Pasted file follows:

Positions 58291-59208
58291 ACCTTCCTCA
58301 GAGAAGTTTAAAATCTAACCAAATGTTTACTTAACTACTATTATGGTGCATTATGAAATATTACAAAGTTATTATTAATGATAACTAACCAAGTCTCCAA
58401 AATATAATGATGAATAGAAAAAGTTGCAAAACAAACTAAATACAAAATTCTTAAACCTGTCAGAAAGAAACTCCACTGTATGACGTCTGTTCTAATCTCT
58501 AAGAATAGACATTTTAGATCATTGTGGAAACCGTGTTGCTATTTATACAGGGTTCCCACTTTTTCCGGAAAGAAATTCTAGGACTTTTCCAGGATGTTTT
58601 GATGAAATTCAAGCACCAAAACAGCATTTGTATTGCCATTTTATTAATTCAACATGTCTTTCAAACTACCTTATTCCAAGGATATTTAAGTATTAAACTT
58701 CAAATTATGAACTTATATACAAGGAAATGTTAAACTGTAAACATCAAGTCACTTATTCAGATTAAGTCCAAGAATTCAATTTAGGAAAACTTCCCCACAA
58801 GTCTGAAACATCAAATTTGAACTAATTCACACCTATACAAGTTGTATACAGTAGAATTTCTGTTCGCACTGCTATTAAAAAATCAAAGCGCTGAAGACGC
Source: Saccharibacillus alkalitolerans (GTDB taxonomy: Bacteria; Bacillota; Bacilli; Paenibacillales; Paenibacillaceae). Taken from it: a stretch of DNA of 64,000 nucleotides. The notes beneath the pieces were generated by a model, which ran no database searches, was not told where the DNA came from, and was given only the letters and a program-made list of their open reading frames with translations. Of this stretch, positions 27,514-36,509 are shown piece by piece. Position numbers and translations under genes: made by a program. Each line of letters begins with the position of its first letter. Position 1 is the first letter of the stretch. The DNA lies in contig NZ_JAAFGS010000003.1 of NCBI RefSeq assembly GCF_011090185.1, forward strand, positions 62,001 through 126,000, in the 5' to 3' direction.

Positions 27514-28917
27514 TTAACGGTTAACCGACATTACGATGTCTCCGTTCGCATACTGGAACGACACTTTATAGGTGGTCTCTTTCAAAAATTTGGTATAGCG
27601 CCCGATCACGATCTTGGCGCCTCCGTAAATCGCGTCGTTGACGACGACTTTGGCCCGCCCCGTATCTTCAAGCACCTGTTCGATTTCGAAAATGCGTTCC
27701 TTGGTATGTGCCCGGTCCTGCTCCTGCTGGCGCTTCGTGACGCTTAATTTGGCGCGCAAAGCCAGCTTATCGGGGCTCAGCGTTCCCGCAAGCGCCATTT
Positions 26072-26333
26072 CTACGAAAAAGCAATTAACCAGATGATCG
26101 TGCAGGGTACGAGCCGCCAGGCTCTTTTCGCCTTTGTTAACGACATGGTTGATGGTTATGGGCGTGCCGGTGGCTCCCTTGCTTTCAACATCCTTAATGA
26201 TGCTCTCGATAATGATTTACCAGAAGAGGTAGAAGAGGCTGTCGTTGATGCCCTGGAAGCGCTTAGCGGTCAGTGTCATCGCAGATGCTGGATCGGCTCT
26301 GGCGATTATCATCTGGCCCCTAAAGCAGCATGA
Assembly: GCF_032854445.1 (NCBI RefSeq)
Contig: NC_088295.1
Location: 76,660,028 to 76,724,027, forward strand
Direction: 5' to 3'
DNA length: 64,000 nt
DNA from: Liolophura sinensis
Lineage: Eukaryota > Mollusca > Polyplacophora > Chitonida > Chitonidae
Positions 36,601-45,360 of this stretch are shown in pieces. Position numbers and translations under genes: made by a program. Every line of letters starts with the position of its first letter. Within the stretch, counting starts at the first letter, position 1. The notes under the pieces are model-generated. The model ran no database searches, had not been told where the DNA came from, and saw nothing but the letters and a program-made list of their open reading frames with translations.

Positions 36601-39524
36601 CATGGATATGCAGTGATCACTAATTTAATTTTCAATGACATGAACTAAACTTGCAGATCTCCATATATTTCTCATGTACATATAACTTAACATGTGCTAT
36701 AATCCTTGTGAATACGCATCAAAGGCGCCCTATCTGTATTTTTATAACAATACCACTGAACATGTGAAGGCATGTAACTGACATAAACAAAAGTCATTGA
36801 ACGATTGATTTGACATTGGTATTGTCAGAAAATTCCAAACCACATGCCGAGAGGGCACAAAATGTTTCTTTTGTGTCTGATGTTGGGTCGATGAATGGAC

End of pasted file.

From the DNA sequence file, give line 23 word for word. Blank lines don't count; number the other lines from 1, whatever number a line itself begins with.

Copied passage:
DNA length: 64,000 nt